Thanksgiving Digestive Tips
Is anyone looking forward to the 4,500 calories and 229 grams of fat the typical American consumes on Thanksgiving day? I am, but this year I have a plan of attack.
I wish I could say Thanksgiving was all about the family, but let's be honest, it is also about the food. I love my family and I drive 8 hours to see them every year, but I really look forward to the food. Or maybe I am repeating this so much because I have to convince myself I love the food. Every year, I eat way too much and then hate the very food I could not wait to consume. Then I crawl into bed intoxicated and wish I could avoid the rest of the holidays and begin my New Years Resolutions the next day.
This year will be different. I am heading into the holidays with a new found knowledge; my digestive toolbox. Here are some Thanksgiving digestive tips I would like to share with you so that you can enjoy your family gatherings, enjoy the food, and not end up regretting the entire affair.
1. Digestion begins in the brain
Digestion can only occur if the body is in a parasympathetic state, which means not reacting to any stress. In order to produce the appropriate digestive enzymes we must relax, breathe and enjoy our food. All digestion ceases in a sympathetic, aka "fight or flight" state in order for the production of cortisone, adrenaline, or epinephrine as a priority of survival. This means your stomach knows about the stress in your mind. We need to relax and let the family disputes rest. If you feel your pulse elevate, your eyes alert, and your breathing shallow and fast, step away from the food and take 5 minutes to breathe deep.
2. Stop counting calories
Last week I wrote about the film "Fed Up" and one point I resonated with was that a calorie is not a calorie. This is why calorie counting programs do not last long term. Empty calories in soda and chips are far more harmful to the body than the calories in butter and real foods. If you are worried about over eating on Thanksgiving, do not skip breakfast and wait to gorge yourself. Make sure to eat a high protein breakfast which will keep your metabolism revving. Drink water for most of the day to make sure you are well hydrated and avoid any unnecessary sugar or simple carbs. Make a normal sized plate for dinner and focus on eating homemade real food. I can easily pass a store bought pie or boxed mashed potatoes, canned cranberries or stuffing from the package. But a home baked pumpkin pie or real mashed potatoes deserves a place on everyone's plate.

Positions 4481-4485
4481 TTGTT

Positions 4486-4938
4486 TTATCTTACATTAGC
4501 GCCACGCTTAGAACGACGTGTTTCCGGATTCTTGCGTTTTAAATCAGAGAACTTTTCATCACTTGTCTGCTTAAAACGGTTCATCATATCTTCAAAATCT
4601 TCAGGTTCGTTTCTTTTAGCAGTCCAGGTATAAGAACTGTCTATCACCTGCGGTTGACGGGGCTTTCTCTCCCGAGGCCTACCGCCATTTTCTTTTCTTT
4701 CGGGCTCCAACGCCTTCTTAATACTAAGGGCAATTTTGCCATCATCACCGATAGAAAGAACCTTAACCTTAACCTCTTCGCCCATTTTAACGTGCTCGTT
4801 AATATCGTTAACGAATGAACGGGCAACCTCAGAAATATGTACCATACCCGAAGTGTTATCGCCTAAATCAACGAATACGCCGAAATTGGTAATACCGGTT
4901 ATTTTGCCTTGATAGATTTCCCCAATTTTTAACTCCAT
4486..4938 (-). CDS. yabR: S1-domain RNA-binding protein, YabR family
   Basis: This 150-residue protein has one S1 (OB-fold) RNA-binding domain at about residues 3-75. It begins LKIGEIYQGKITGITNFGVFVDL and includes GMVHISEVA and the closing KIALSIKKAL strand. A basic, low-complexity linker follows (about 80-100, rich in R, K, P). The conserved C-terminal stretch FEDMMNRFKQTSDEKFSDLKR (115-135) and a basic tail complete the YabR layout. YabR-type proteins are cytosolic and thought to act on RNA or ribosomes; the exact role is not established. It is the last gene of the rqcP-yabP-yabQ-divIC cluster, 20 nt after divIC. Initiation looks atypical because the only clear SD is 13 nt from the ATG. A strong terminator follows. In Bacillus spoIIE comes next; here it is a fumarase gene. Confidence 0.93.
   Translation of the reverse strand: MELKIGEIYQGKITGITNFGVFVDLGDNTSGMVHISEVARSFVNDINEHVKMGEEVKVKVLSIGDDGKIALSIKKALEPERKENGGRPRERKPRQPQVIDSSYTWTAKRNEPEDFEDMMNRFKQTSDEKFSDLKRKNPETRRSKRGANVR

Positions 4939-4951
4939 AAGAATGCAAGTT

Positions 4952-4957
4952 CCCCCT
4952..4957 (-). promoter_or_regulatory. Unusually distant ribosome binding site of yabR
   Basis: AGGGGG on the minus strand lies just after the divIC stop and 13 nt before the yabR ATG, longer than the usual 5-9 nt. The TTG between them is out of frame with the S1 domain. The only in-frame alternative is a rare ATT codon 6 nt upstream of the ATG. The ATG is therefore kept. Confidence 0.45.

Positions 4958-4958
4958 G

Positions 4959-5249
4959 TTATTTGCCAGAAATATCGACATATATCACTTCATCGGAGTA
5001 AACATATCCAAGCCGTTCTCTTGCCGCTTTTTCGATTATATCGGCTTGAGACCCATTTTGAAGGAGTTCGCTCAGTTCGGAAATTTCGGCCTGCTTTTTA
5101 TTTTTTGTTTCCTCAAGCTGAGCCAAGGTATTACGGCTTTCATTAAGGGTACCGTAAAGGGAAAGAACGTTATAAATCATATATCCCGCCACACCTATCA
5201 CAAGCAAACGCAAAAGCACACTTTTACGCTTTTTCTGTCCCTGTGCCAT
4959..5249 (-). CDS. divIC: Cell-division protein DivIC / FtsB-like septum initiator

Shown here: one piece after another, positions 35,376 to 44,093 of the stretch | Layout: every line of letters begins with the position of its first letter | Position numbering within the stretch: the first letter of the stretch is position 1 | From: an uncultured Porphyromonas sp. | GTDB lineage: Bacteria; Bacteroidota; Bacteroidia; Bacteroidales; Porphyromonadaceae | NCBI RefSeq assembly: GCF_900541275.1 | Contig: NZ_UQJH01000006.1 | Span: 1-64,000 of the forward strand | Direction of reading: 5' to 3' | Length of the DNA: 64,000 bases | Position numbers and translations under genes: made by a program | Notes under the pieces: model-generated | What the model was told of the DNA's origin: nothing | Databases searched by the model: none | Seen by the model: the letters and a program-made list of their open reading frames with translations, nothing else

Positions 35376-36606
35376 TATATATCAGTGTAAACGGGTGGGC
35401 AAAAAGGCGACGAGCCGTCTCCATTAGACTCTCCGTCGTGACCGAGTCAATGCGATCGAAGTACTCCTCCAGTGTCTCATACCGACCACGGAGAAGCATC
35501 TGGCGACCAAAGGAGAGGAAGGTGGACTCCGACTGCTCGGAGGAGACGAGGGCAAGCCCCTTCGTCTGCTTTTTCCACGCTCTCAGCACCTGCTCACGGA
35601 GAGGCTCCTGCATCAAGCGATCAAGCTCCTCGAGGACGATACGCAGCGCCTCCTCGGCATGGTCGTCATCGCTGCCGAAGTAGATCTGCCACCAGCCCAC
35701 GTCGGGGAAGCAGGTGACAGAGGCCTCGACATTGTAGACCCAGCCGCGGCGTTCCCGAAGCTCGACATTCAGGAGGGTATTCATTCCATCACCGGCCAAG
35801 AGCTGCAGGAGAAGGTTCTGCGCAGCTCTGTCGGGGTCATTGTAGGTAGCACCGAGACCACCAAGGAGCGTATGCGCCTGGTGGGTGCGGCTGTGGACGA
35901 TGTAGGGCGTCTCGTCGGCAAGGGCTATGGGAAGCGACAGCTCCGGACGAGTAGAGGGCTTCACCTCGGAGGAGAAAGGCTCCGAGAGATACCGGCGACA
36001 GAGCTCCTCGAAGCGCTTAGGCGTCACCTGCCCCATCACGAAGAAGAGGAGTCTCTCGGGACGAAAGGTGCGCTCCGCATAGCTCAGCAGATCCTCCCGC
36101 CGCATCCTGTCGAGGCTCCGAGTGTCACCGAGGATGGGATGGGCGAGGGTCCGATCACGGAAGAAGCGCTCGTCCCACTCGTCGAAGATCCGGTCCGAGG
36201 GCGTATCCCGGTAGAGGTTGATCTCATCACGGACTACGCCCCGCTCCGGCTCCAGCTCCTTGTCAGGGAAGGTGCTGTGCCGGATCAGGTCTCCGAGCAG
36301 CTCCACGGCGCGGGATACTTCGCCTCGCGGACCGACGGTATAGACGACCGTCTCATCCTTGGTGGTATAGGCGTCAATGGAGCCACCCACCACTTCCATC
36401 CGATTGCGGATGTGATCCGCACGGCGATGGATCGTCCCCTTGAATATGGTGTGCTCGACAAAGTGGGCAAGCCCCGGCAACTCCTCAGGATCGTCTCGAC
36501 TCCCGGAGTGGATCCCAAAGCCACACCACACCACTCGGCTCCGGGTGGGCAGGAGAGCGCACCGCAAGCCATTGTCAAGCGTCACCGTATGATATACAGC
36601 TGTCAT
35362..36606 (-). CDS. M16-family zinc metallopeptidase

3. Take home leftovers
One of the best features of cooking this enormous meal is the amount of food leftover. You should not have to cook for the rest of the weekend. Many of the foods taste better once they have had a chance to allow the flavors to blend. If your turkey dinner included real food with real healthy fats, you should be full well before the end of the food. Simply tell your host or hostess you would love to take some of the dish you missed home to eat for lunch the next day. The point is you do not have to eat all of the food on Thanksgiving Day!
4. Gassy and bloated
Ok, so you overdid it and now you have a terrible belly ache. There are digestive enzymes that can help you digest the food. I hate to present these like the morning after pill as they are not an excuse to eat too much. They also can not be eaten by anyone taking an antacid which prevents you from digesting any food in the first place. Antacids cause inflammation along the entire digestive tract and enzymes may irritate your already irritated gut lining. Other than that, they are harmless, actually even beneficial to a sluggish system that fights bloating and gas after a meal. Look for natural enzymes such as Bromelain (pineapple) or Papain (papaya) in your local health food store and take 2 of them 30 minutes after your meal.
5. It is just one meal
Thanksgiving is not the time to talk about your lactose intolerance, your paleo or vegan views and your gluten free diet. It is one meal on one day of the year, so simply eat the foods you like and taste the dishes made for you. It is not going to kill you to take one bite, but stressing about the situation may. Stress is the worst toxin! Likewise, if you are cooking, you do not need to please everyone. Make the food you love and do not worry about what people like. If they hate everything, you may have enough leftovers to take a break from cooking for a few days and maybe someone else will volunteer for the following year.
I know these points are not life saving, but they can make your holiday more comfortable. My goal this year is to stop focusing on the food and pay more attention to the family I drove so far to see. I know I can eat a turkey dinner anytime of year, but I never know how much time I will have with those I love.
Think about what we are teaching our future generations when we drink endless bottles of wine, complain about the guests, and stress out over a meal. I know I want my children to be thankful this Thanksgiving, to slow down and appreciate the time spent together.